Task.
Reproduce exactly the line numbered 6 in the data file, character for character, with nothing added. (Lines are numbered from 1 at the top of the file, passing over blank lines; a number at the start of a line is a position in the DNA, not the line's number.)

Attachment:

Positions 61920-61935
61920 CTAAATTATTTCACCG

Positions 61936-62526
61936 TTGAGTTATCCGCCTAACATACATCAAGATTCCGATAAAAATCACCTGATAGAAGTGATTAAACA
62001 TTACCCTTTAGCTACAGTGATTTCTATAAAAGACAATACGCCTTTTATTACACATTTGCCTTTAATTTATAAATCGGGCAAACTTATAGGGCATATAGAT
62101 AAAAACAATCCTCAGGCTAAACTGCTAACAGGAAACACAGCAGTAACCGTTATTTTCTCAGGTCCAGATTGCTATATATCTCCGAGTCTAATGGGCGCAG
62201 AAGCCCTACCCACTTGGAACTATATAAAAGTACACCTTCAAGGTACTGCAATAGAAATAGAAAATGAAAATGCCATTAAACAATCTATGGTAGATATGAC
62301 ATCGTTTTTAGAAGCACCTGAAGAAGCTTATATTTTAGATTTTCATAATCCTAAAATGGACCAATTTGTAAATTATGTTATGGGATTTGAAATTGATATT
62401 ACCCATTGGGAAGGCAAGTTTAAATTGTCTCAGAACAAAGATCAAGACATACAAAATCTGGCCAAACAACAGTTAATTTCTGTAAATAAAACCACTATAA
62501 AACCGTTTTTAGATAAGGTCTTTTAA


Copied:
62101 AAAAACAATCCTCAGGCTAAACTGCTAACAGGAAACACAGCAGTAACCGTTATTTTCTCAGGTCCAGATTGCTATATATCTCCGAGTCTAATGGGCGCAG